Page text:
*Editor's note: This story was updated with comments from state Rep. Joe Moody.
Less than 24 hours after the Texas House gave preliminary approval to a bill reducing the criminal penalties for Texans found to possess small amounts of marijuana, Lt. Gov. Dan Patrick declared the measure dead in the Senate.
House Bill 63 by state Rep. Joe Moody, D-El Paso, would lower possession of 1 ounce or less from a Class B to a Class C misdemeanor, which is the same classification as a traffic ticket. Those found to possess 2 ounces or less or marijuana but more than 1 ounce would be charged with a Class B misdemeanor — punishable by a fine of up to $2,000, jail time or both.
State Sen. John Whitmire, D-Houston, who chairs the Senate Criminal Justice Committee, never gave Moody’s companion bill in the Senate a public hearing and previously told The Texas Observer he didn’t see an appetite for marijuana reform in the upper chamber.
In a tweet Tuesday, Patrick confirmed that to be the case.
“Criminal Justice Chair @Whitmire_John is right that #HB 63 is dead in the @Texas Senate,” Patrick tweeted Tuesday morning. “I join with those House Republicans who oppose this step toward legalization of marijuana.”
Patrick has spoken against bills to relax the state’s marijuana laws in the past. In a previous statement to The Texas Tribune, spokesperson Alejandro Garcia said the lieutenant governor is “strongly opposed to weakening any laws against marijuana [and] remains wary of the various medicinal use proposals that could become a vehicle for expanding access to this drug.”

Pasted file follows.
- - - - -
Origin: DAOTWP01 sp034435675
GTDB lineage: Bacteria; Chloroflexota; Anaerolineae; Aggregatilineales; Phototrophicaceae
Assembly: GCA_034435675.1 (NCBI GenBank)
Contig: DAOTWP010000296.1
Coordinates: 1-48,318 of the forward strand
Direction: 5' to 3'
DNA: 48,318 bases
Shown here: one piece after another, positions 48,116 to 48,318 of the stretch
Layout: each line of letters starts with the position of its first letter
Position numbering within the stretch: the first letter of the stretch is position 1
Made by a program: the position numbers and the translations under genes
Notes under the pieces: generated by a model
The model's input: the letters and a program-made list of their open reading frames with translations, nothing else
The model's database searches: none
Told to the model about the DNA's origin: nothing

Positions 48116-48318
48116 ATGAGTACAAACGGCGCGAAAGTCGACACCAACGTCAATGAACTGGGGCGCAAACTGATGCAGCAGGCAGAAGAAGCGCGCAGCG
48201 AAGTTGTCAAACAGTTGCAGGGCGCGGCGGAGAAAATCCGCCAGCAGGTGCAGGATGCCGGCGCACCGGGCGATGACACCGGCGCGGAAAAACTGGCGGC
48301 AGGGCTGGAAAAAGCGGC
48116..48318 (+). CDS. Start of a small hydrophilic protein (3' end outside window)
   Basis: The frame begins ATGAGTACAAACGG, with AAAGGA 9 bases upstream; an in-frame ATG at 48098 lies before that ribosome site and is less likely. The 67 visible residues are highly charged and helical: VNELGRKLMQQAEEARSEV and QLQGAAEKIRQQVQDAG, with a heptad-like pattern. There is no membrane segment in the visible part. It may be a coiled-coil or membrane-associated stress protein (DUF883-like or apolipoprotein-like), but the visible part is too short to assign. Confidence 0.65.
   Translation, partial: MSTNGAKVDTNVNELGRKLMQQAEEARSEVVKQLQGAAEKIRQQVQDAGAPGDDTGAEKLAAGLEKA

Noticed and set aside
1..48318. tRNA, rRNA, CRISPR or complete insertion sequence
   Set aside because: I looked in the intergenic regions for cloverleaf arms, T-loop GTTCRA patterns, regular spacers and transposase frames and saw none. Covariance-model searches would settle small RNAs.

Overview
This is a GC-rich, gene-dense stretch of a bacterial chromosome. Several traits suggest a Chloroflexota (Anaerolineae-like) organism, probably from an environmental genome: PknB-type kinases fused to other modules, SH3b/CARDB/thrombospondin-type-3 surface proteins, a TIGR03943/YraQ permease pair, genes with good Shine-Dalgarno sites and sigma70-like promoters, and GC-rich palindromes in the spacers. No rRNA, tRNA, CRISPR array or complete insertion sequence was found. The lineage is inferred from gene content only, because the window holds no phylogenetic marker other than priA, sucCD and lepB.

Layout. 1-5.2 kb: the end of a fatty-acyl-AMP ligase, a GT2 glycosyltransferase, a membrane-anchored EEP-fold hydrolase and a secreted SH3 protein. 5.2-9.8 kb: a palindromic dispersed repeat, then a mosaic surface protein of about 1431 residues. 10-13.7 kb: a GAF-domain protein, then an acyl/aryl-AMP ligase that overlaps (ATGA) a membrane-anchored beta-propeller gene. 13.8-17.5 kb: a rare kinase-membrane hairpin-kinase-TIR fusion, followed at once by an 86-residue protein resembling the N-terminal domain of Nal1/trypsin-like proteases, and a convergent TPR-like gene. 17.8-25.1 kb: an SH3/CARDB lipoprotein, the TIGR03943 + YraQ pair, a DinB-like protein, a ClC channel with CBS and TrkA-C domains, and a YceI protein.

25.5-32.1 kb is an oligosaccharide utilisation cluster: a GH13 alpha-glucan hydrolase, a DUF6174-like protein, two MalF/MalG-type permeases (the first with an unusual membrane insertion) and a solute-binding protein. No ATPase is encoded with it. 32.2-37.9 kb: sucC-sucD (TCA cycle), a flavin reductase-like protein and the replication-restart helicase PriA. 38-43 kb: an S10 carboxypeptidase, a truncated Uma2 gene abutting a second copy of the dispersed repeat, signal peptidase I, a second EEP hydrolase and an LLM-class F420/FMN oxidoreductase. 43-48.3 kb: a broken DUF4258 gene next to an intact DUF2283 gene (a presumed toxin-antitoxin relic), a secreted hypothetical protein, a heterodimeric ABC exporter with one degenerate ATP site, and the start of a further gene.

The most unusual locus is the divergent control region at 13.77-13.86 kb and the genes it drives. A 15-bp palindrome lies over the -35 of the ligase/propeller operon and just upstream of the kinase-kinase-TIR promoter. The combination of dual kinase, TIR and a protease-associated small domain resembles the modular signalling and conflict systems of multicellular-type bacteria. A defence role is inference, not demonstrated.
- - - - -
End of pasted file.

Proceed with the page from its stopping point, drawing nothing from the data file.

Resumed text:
To make his bill more palatable to Gov. Greg Abbott — who previously opened the door to reducing the penalty for low-level possession from a Class B to a Class C misdemeanor — Moody introduced a watered-down version of his original bill Monday.
As originally proposed by Moody, HB 63 would have replaced the criminal penalties for people caught with an ounce or less of marijuana with a civil fine of up to $250. Only those fined more than three times would face misdemeanor criminal charges.
On the House floor Tuesday, just after the lower chamber gave final approval to his bill in a 103-42 vote, Moody said that Patrick was “the odd man out" and that “the ball is in his court.”
“Whatever you think about Colorado-style legalization, this isn't it. It isn't even a step toward it,” Moody told his colleagues on the House floor. “Mr. Patrick has been tweeting about this bill instead of giving us the courtesy of talking to us here in the House. ... Let's vote this across the hall so they can get to work on the House’s priorities and so we can see how those priorities are respected as we consider Senate bills over here over the next few weeks.”
Despite Patrick’s comment, some advocates for marijuana reform said they still hoped to push the bill forward.
“Working through the legislative process means overcoming objection that some folks may have and working with them to find common ground,” said Heather Fazio, the director for Texans for Responsible Marijuana Policy. “That's exactly what we did in the House yesterday and what the vote yesterday demonstrates ... and we intend to bring that spirit to the Texas Senate.”